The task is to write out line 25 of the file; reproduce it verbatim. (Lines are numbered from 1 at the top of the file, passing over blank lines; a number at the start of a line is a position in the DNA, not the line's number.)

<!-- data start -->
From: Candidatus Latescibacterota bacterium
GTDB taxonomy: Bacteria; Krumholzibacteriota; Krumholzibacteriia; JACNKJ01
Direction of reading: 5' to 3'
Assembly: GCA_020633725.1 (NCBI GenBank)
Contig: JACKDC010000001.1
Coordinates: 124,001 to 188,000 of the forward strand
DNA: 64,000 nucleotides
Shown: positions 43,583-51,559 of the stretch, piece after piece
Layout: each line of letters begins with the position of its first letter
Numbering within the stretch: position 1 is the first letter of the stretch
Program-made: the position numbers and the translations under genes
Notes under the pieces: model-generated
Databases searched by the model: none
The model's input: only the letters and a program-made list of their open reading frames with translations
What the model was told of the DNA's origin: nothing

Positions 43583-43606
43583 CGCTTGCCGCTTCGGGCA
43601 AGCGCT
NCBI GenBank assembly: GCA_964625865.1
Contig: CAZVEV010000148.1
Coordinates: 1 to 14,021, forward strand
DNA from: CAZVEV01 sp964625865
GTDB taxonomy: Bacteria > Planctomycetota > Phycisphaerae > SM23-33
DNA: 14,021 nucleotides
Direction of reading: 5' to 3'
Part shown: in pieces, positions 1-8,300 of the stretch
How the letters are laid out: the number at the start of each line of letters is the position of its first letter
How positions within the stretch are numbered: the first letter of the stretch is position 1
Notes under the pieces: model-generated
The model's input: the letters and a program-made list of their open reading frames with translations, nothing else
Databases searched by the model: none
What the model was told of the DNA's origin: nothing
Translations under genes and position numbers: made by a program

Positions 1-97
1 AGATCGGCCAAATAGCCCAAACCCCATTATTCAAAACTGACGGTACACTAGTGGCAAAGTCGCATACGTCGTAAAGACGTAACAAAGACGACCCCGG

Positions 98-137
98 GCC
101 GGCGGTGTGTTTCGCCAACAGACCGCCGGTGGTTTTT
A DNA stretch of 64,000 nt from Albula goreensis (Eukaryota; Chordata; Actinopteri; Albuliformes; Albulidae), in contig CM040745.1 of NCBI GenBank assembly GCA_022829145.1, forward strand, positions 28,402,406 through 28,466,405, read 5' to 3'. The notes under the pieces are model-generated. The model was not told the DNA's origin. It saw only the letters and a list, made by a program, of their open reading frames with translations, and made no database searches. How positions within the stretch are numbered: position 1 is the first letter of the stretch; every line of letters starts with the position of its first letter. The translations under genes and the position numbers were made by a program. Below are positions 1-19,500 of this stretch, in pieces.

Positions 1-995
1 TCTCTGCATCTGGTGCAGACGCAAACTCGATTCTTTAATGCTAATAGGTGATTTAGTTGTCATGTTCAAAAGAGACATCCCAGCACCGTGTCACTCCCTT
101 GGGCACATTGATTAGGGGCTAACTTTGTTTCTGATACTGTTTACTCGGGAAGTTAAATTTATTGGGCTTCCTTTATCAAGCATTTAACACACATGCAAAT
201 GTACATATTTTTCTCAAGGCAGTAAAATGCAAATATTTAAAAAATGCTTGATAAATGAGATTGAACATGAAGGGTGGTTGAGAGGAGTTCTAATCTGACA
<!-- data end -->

Direction of reading: 5' to 3'